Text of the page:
Even Less is More

Jimmy Kimmel takes the summer off and when he came back in the fall he was offered another three-year contract extension.

What’s this?  Work less, make more?  Not a new concept.

Johnny Carson cut back to working four days at peak popularity, then three and anyone performing at a high level in any profession either takes time off or faces burnout – even college professors take a sabbatical.

Working long and hard is a common element of success but working less so that you can continue to do more helps rewrite the expression to say “even less is more”.


No one thing changes any little thing.

But many little things can bring about one big change.

Incorporating micropractices into daily routines helps rehearse for success – for example, spending less time looking at screens starts with a little less time and endless multitasking eases when we prioritize a few things.

It’s kind of like a to-do list in a way.

The larger tasks sits there while the smaller and usually less significant ones get done because it takes less time or it’s easier.

But the revelation is chopping up big tasks into smaller parts gets the best results.

So it is with micropractices to change habits – nibble away, don’t try to gobble it all up at once.

Multitasking Surprise

Multitasking overstimulates the brain and stresses you out and stress feeds more anxiety.

It is a factor in higher levels of depression and anxiety among social media users.

Things are proven to not get done faster by multitasking – the brain is not wired to do any two cognitively demanding things at the same time in spite of how we may feel when we check more things off our task list.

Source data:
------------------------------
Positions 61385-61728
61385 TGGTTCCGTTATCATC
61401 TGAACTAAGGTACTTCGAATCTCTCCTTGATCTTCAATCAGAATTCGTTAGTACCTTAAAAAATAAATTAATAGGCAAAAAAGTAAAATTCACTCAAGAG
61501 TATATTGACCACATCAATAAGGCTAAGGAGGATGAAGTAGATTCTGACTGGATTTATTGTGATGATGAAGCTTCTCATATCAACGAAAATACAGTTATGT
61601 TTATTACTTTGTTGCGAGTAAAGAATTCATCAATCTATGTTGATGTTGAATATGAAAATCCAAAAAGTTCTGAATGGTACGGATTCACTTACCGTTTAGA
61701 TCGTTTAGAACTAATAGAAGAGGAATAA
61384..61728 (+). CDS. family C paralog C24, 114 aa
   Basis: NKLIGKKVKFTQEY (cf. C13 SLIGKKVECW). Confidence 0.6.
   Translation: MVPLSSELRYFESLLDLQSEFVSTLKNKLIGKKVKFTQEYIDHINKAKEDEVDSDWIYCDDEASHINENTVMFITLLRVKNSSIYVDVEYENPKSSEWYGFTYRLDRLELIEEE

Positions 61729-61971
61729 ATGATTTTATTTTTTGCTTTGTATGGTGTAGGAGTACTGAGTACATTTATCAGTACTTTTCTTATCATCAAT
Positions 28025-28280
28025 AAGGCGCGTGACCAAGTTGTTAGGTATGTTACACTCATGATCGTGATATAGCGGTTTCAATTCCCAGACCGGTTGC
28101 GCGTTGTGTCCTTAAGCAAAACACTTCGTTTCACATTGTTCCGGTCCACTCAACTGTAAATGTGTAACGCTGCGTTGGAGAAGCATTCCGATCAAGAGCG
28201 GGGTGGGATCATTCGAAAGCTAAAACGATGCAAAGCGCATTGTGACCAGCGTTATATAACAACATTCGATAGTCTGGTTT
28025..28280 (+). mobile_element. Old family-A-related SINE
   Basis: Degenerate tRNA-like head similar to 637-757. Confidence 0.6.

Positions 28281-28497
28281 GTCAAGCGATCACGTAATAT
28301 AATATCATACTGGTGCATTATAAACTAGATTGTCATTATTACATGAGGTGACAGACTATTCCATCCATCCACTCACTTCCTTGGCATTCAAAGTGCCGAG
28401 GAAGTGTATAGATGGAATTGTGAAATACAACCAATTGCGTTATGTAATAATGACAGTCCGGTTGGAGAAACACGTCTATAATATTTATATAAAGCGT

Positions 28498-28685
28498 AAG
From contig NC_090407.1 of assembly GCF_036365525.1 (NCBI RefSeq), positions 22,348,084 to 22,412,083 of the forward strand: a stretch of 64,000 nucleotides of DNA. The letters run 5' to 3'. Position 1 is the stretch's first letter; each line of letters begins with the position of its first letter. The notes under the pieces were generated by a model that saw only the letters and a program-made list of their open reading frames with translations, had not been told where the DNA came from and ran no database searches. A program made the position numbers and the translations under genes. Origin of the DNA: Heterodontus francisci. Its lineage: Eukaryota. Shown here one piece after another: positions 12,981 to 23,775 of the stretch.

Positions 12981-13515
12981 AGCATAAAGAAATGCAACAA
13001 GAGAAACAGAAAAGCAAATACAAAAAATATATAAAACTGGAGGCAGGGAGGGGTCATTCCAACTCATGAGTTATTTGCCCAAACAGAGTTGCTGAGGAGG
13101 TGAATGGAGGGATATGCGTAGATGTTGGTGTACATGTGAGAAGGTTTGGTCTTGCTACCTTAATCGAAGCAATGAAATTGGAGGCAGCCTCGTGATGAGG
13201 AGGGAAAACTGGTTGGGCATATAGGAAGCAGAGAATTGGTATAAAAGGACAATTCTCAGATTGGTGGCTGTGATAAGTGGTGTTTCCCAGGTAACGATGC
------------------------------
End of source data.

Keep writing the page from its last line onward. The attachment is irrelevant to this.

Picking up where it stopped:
There is an exception to the multitasking rule:  Choose any other thing that doesn’t stimulate the language part of the brain and it works simultaneously, no problem – listen to music, do the laundry.

I ran this past my NYU stress class recently and a few students said they liked how they felt when they multitasked until they considered the science – one thing at a time and then onto the next is the most efficient and mentally healthy way to handle a busy life.

Being Underestimated

The NFL awarded the New England Patriots multiple compensatory draft picks late in the 2000 draft due to the free agency defections.

One of those was pick No. 199 overall in the sixth round.

The six quarterbacks drafted before (combined) started only 191 games and threw 258 touchdowns.

The Patriots’ pick won 286 games in his career, including seven Super Bowls, and threw 737 touchdowns in the regular season and playoffs combined.

Tom Brady went from last to first.

I like to think about things like this because being underestimated has its advantages – we should use them.

Unwanted Stress

A great deal of our stress comes from others – they feel it, express it and we soak it up like a sponge and carry it around until for our own sanity we have to squeeze it out.

In other words, if you could not absorb the stress that others feel (those close to us, related to us or in our path), we would reduce life’s stressor and have a better chance to deal with our own.